Assessment of Energy Throughput for Improved Availability and Reduced Degradation of Battery Energy Storage Systems for Frequency Support Applications in Great Britain

  • Vasileios Tsormpatzoudis

Student thesis: Phd


Investing in low or no-carbon means of energy production can dramatically reduce the greenhouse gas emissions in the energy sectors. Despite their significant benefits, renewables challenge the stability of the power networks due to their intermittent nature. To ensure the security of supply advanced power balancing techniques, such as energy storage, are essential. Battery energy storage systems (BESS) are widely used for grid frequency support. They can assist the grid in balancing any fluctuations and thereby ensure a reliable and secure supply. This project will investigate a commercial nickel manganese cobalt (NMC) chemistry, Siemens SieStorage BESS, from the perspective of a BESS operator, at a system level and develop a state of charge (SoC) control technique to use the system more efficiently in terms of availability while providing Dynamic Moderation (DM) frequency response services. This thesis presents the results of a performance test schedule to evaluate the round-trip efficiency and power losses across the full operating range of the SieStorage system. The schedule evaluates over 237 operating conditions; ten different real power set-points, and 24 SoC ranges across the 5% to 90% SoC operating window. A round-trip efficiency and instantaneous power loss map is then produced. Historical frequency data for the UK grid have been analysed using the dynamic firm frequency response (FFR) and DM frequency response profiles. An algorithm to calculate the output power, energy, SoC, and predict the availability of a storage system for the above frequency response profiles is developed. The instantaneous power losses of the system are included in the algorithm in a form of a lookup table. The algorithm is then validated against the SieStorage while providing DM service on the most energy demanding day. The algorithm accurately estimates the energy usage of the SieStorage with an error of 2.94%. A novel control algorithm is then proposed, where a small percentage of the system†s power rating is dedicated to manage its SoC level. The algorithm offers a 16.67% reduction of the peak SoC managing power and 92.5% slower ramp rate when compared to the dead-band SoC control, and 98.5% slower when compared to the maximum ramp rate of 5% of the contracted power for the Dynamic Containment service. The proposed control achieves a reduction of 76.44% in the time that the system was unavailable to respond when compared to the dead-band SoC control, while avoiding high SoC regimes where the battery degradation is more severe.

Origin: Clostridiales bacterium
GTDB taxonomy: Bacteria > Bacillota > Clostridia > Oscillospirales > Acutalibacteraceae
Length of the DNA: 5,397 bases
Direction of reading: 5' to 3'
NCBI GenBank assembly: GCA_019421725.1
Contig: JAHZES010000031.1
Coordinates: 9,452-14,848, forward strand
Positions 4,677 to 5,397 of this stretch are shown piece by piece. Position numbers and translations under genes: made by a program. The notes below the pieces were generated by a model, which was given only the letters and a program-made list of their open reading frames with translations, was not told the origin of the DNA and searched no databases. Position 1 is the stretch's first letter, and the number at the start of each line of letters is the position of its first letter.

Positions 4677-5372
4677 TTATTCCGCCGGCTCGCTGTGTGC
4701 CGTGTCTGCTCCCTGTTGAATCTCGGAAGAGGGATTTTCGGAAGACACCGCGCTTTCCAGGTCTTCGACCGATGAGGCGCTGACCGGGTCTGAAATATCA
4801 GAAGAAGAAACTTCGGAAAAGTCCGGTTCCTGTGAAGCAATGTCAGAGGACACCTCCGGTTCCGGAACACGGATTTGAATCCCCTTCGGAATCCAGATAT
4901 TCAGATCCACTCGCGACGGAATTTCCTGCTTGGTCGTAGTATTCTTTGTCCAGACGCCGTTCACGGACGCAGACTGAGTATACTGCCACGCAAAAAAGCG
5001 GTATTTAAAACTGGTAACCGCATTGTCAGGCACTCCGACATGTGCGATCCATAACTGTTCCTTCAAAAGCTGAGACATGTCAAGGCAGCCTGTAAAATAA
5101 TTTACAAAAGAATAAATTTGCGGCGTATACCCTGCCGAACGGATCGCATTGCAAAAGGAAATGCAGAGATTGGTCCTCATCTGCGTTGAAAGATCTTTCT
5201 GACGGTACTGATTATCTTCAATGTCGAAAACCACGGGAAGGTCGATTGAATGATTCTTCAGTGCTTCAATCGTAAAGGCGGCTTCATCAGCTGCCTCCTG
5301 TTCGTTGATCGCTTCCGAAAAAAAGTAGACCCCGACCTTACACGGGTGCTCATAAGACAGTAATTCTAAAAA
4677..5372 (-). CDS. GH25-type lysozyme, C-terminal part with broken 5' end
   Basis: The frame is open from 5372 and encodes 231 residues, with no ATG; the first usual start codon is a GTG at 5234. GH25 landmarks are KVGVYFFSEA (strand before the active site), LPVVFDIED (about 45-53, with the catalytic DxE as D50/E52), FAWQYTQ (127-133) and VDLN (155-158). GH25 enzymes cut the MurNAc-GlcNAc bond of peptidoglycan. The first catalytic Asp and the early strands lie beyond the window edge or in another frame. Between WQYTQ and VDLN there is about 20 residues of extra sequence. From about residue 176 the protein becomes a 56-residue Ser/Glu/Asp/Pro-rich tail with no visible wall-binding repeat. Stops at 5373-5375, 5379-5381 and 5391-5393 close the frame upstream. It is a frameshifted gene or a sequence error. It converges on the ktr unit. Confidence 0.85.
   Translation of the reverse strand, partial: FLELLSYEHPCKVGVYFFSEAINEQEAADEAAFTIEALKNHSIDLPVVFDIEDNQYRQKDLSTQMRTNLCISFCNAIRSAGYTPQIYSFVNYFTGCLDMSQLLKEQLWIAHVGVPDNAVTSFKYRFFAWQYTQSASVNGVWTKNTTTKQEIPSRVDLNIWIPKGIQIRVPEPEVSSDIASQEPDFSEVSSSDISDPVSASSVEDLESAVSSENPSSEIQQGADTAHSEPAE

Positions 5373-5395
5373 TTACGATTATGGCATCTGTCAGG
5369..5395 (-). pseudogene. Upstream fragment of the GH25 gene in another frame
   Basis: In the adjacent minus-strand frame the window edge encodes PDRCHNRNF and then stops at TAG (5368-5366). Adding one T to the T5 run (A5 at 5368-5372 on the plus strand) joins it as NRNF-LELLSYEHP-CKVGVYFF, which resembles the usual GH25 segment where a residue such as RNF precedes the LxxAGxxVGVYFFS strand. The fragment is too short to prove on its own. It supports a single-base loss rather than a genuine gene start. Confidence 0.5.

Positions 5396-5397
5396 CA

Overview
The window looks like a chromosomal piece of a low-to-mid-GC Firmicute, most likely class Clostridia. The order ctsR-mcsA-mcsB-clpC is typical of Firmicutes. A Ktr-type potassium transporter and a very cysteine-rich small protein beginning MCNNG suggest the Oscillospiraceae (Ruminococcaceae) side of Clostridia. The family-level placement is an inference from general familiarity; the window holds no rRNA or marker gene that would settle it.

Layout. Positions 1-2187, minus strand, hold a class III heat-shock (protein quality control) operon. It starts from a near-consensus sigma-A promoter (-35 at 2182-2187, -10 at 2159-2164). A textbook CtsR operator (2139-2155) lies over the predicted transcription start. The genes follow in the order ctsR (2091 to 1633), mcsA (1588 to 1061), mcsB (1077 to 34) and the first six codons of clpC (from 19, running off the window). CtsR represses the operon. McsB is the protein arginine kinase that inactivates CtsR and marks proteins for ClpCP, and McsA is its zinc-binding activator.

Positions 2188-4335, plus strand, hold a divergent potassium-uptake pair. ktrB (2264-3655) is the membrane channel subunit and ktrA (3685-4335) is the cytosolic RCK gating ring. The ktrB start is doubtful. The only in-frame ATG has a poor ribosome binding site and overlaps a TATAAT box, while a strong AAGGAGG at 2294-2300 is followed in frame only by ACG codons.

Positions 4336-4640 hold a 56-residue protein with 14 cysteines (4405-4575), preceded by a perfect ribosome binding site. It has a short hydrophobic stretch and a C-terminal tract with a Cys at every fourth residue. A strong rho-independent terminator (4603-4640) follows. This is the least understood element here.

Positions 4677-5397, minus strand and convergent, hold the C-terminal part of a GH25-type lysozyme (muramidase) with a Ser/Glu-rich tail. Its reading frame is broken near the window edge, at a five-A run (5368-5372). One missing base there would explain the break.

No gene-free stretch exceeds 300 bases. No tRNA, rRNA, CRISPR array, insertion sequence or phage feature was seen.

Date of Award1 Aug 2022
Original languageEnglish
Awarding Institution
  • The University of Manchester
SupervisorAndrew Forsyth (Supervisor)


  • Battery Energy Storage Systems
  • Round-Trip Energy Efficiency
  • Instantaneous Power Losses
  • Ancillary Services
  • Frequency Regulation
  • Energy Storage Systems

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